Lynnwood City Council considering increase in city lodging fee for new multi-use, recreational facility

(Left to right) Snohomish County Parks, Recreation and Tourism Department Director Tom Teigen, Sports Commission Sports Development Director Tammy Dunn and Regional Tourism Promotion Coordinator Rich Huebner.

Lynnwood officials are considering an increase in the city’s lodging fee to help fund an indoor, multi-use recreational facility for Snohomish County.

At its Sept. 30 work session, the Lynnwood City Council heard a proposal from Snohomish County Department of Parks, Recreation and Tourism representatives to amend the Interlocal Agreement that established the Snohomish County Tourism Promotion Area (TPA) assessment. Lynnwood’s TPA assessment is a $1 fee paid per night by hotel customers. The proposed amendment would increase the fee to $2.

Of the county’s eight tourism promotion boards, six charge a $2 TPA assessment and one charges $1.50, while Lynnwood is the only city to charge $1. Additionally, Lynnwood generates more money from its lodging tax than any other city in the county.

“In general, there’s a lot of support for the dollar,” said Snohomish County Parks, Recreation and Tourism Department Director Tom Teigen.

According to the proposal, the fee increase would help to fund a potential 68,000-square-foot, indoor recreational facility to promote tourism in the area during the off-season. The flat-floor, multi-use facility would accommodate basketball, volleyball, wrestling, cheerleading and other competitions, Teigen said.

Regional Tourism Promotion Coordinator Rich Huebner said it would be a “unique facility that we don’t currently have.” The venue would be available for regional and national events on weekends and accommodate other local clubs or sports during the week, he said.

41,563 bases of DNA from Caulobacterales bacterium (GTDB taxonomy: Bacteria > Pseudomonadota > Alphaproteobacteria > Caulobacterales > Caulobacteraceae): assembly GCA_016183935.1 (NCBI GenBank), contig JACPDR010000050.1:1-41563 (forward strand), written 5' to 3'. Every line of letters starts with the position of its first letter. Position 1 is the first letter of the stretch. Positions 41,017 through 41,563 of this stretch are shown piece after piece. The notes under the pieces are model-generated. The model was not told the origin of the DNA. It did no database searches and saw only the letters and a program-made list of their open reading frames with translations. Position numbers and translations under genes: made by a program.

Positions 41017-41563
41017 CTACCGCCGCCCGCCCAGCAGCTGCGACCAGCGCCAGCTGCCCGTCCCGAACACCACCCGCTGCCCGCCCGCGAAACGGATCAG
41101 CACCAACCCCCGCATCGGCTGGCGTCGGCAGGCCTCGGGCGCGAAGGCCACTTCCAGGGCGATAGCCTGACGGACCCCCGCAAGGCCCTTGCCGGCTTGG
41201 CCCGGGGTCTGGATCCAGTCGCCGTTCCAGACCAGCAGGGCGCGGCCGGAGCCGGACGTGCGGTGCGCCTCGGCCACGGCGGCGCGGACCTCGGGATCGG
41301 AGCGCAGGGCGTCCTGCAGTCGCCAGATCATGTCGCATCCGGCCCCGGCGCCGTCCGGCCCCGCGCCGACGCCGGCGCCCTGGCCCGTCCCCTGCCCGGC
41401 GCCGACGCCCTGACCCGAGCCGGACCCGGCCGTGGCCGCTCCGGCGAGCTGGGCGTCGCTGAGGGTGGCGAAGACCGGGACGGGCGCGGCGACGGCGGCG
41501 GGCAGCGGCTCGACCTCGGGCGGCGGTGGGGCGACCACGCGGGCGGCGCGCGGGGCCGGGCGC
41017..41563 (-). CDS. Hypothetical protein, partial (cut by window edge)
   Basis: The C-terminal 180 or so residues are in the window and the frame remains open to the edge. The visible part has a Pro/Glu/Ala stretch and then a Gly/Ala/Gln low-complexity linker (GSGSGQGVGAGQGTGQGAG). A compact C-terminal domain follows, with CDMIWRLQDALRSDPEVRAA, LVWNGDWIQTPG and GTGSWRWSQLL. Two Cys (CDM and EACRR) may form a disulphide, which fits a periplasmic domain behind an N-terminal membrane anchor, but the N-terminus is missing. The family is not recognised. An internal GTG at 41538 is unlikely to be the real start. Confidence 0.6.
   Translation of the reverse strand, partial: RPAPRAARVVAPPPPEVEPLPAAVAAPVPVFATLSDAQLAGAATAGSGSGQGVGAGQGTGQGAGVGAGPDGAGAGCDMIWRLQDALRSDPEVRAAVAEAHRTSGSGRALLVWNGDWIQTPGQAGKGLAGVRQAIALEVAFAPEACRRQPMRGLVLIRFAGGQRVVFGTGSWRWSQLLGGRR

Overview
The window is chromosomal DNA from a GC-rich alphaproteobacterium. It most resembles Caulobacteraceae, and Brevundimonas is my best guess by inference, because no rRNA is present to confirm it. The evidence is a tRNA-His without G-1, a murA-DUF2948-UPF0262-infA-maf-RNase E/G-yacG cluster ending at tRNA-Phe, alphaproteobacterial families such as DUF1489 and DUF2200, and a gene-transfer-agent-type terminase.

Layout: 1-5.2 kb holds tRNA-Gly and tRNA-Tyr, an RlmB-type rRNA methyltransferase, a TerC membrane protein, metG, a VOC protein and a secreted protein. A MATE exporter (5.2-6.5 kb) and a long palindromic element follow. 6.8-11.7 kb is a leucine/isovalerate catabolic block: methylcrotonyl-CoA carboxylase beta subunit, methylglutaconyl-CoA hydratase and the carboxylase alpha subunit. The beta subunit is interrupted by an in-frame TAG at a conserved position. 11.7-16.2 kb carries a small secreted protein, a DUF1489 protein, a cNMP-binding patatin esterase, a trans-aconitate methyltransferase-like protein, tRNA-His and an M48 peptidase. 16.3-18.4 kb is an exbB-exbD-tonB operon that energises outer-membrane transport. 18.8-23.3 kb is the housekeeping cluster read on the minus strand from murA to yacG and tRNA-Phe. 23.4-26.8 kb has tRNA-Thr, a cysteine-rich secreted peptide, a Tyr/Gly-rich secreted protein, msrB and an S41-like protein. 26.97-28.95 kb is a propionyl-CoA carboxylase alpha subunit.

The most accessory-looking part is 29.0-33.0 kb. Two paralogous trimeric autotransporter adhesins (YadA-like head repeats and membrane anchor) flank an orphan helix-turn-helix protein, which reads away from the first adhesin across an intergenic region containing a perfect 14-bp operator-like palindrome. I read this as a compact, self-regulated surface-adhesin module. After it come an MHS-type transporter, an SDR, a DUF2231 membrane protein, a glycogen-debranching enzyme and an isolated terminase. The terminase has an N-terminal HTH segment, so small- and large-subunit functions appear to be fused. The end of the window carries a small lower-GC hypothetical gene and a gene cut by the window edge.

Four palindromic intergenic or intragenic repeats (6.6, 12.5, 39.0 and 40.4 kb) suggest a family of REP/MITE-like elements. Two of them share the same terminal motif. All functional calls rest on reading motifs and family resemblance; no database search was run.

The location for the facility is yet to be determined. However, Teigen said the county is looking at eight potential sites, including Kasch Park Athletic Complex in Everett. Two other possibilities include the Evergreen State Fairgrounds and a south Everett city-owned location.

Lynnwood City Councilmember Shannon Sessions

With Lynnwood Link light rail coming to the city in 2024 and the recent addition of commercial flights to Paine Field, Lynnwood would stand to benefit most from the facility being built at Kasch Park, said Councilmember Shannon Sessions. However, if another location is chosen to house the facility, the city would still benefit from visitors staying at Lynnwood lodging to use the facility, she added.

Additionally, Sessions — who serves on the city’s Tourism Advisory Board — stressed that the fee increase is not a tax on Lynnwood residents.

“This is adding money to (the city) if you’re staying in our hotels,” she said.

Sessions went on to say that the new facility would meet a high demand for volleyball and cheerleading competitions, which can rarely find adequate spaces.

A resolution regarding the assessment fee increase will be presented to the council for adoption at its Oct. 8 business meeting.

In other business, the council received a briefing on the results of the City’s 2018 Financial Statements Audit conducted by the State Auditor’s Office. The audit resulted in a clean opinion of the city’s financial statements.

Also, the council held three interviews for Positions No. 2 and 3 on the Lynnwood Public Facilities District Board. Candidates vying for the positions include Shawn Walker and Peter Zink for Position No. 2 and Mary Monroe and Loren Simmonds for Position No. 3.

–Story and photos Cody Sexton

  1. Rather see affordable housing built for the homeless families. How is Rodeo Inn going for the homeless families? Haven’t seen anything more on it since last May.

    1. Hi Nancy, the Lodging fee collects tourism promotion dollars from those that are already visiting our communities then takes those dollars to build a facility that promotes additional travel to our county. The end result is more tax revenue for the county, which is good for everyone. While tourism dollars can’t be spent on affordable housing, this increase that doesn’t affect locals, ultimately can benefit them…

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